This is the idea of platforms, invented by the automotive industry. Each cloud will thus be a platform with its standard services, managed as an end-to-end product intended for development teams and in a dynamic perspective, since the cloud catalog is enriched at high speed.

3. Strengthening automation with SRE and DevSecOps for resilience

More and more companies (and their CISOs) consider the cloud to be more resilient and more secure than the traditional infrastructure, due to its automation (patching in particular).

To benefit fully from this advantage, the engineering and automation aspect of operations must be increased, with DevSecOps and the role of SRE (site reliability engineer) popularized by Google, supporting the operational aspect of the products to which it contributes.

4. A new FinOps model for cost optimization

It is now widely recognized that a FinOps approach must be implemented to activate powerful cost optimization levers: reserved bodies, power off of non-prod environments, rightsizing, etc. However, it is not enough to set up a FinOps role and a tool, it is essential to involve the application teams, which must validate or implement these changes. The operational model must therefore be improved by adapting the financial processes, responsibilities and governance – since cloud costs are essentially direct costs, business IT becomes accountable for them.

A multi-speed model taking into account the existing situation

To meet the main challenge of the cloud, which is agility, the operational model must be adapted according to the type of applications to be managed, taking into account the legacy. A multi-speed model, adapted to the velocity of the applications and their architecture and able to change over time, must therefore be set up. It can be categorized as follows:

ModelOptimized legacyCloud readyCloud native
Cycle/velocityV-cycle Quarterly versionAgilized V-cycle MonthlyScaled agile Continuous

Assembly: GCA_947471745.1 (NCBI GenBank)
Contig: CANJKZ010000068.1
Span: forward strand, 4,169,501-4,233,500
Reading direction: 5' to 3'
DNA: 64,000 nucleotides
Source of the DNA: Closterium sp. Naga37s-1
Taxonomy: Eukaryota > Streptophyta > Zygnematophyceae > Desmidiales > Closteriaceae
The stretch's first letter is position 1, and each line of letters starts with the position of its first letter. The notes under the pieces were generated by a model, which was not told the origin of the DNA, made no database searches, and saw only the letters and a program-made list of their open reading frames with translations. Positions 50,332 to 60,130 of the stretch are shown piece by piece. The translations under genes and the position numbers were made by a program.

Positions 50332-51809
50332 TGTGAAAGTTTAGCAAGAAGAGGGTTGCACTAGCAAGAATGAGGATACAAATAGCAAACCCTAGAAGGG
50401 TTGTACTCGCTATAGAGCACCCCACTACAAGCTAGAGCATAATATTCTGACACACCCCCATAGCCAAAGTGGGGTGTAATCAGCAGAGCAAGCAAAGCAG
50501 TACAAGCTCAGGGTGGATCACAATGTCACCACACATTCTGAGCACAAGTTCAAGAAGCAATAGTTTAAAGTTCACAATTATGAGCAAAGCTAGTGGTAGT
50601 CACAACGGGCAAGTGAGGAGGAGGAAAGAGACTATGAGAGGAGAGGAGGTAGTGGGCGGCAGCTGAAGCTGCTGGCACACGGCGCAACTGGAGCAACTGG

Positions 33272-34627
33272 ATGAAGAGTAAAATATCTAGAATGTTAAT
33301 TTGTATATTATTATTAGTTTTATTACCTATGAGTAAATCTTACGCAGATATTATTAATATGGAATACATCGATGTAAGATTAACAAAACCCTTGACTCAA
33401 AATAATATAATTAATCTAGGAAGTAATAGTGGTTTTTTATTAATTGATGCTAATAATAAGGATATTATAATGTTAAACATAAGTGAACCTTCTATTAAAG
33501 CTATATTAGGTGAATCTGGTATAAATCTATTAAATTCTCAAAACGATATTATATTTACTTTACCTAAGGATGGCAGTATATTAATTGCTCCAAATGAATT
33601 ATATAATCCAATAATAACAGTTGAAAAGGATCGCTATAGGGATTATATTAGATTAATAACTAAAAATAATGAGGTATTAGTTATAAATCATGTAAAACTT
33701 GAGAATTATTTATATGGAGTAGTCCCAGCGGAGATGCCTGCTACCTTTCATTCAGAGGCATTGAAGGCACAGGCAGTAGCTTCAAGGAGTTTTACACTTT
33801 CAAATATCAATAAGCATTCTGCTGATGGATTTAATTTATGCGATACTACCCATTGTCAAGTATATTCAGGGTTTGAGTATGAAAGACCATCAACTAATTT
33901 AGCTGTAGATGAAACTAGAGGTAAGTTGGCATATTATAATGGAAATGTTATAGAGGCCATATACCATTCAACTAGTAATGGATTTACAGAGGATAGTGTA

ArchitectureStrongly coupledTooled couplingDecoupled
OrganizationBusiness alignment (verticalization)SRE team/system teamSRE integrated with teams + system team
Deployment toolingCI/CD implementationCI/CD with Infrastructure-as-code templates/automated testsBlue/green or canary deployment
SLO (service level objective)End-to-end (application availability, etc.)Multidimensional (latency, query success rate, etc.)Control by burn rate
Incident processConstructive postmortemPlateau mode managementTesting/simulation
ObservabilityHealth mapPredictive systems/decision supportProactive self-healing systems

The future of the Infrastructure and Operations teams is at stake

The cloud is a profound transformation for I&O. Skills and activities must be developed, new approaches must be put in place to fulfil its promises. And above all, do not leave the product teams without Ops, since the cloud needs them to strengthen the culture of run, availability, and business continuity.

The I&O must reinvent itself, this transformation is not easy – but it is exciting!

To find out how Capgemini can help you get full value from cloud, download our Cloud Transformation: The Keys to Success whitepaper, or contact our team today.


Marc Herubel
Strategy manager, Capgemini